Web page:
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Saudi Journal of Kidney Diseases and Transplantation
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ORIGINAL ARTICLE Table of Contents   
Year : 2015  |  Volume : 26  |  Issue : 6  |  Page : 1161-1168
Lactate dehydrogenase as a biomarker for early renal damage in patients with sickle cell disease


1 Emergency Medicine, Baylor Collage of Medicine, Houston, USA and College of Medicine, King Saud University, Riyadh, Saudi Arabia
2 Albany College of Pharmacy and Health Sciences, The Pharmaceutical Research Institute, Albany, NY, USA
3 Hematology/Oncology Department, College of Medicine, King Saud University, Riyadh, Saudi Arabia
4 Clinical Biochemistry Unit and POCT Division, King Khalid University Hospital and King Abdulaziz University Hospital, King Saud University, Riyadh, Saudi Arabia

Correspondence Address:
Mohammad S Alzahri
Emergency Medicine, Baylor College of Medicine, Houston, USA and College of Medicine, King Saud University, Riyadh
Saudi Arabia
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DOI: 10.4103/1319-2442.168596

PMID: 26586054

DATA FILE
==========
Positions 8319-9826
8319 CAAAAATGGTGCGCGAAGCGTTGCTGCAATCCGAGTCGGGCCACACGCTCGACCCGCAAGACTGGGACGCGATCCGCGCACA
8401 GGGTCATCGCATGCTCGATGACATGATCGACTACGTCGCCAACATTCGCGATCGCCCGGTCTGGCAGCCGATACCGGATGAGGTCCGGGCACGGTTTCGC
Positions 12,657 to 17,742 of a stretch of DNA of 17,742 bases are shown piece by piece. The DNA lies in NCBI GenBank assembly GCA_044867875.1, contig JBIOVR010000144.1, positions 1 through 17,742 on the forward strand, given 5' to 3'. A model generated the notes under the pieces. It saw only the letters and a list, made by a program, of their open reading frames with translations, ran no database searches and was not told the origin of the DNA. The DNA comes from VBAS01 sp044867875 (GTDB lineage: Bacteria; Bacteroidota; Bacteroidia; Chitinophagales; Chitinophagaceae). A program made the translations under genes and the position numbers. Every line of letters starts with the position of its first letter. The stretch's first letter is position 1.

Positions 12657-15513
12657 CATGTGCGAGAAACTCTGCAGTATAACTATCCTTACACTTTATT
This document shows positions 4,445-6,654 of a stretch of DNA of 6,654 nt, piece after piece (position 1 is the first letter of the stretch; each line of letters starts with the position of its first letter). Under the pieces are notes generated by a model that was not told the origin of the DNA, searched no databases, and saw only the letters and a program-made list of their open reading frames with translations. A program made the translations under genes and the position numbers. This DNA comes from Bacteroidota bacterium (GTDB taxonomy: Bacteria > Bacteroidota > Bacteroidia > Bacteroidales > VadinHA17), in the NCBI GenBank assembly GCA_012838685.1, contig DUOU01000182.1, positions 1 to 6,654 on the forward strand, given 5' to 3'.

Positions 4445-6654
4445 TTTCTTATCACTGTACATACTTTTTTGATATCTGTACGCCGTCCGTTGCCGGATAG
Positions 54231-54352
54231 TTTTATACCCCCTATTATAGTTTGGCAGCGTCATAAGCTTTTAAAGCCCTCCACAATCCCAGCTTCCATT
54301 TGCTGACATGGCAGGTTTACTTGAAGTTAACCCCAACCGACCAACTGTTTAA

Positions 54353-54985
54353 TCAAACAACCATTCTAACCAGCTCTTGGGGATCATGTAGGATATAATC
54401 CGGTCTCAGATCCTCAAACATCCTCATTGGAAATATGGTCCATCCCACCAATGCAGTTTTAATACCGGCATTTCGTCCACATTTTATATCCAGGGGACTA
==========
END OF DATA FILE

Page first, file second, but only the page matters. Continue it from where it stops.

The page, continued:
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Among many complications of sickle cell disease, renal failure is the main contributor to early mortality. It is present in up to 21% of patients with sickle cell disease. Although screening for microalbuminuria and proteinuria is the current acceptable practice to detect and follow renal damage in patients with sickle cell disease, there is a crucial need for other, more sensitive biomarkers. This becomes especially true knowing that those biomarkers start to appear only after more than 60% of the kidney function is lost. The primary purpose of this study is to determine whether lactate dehydrogenase (LDH) correlates with other, direct and indirect bio-markers of renal insufficiency in patients with sickle cell disease and, therefore, could be used as a biomarker for early renal damage in patients with sickle cell disease. Fifty-five patients with an established diagnosis of sickle cell disease were recruited to in the study. Blood samples were taken and 24-h urine collection samples were collected. Using Statcrunch, a data analysis tool available on the web, we studied the correlation between LDH and other biomarkers of kidney function as well as the distribution and relationship between the variables. Regression analysis showed a significant negative correlation between serum LDH and creatinine clearance, R (correlation coefficient) = -0.44, P = 0.0008. This correlation was more significant at younger age. This study shows that in sickle cell patients LDH correlates with creatinine clearance and, therefore, LDH could serve as a biomarker to predict renal insufficiency in those patients.


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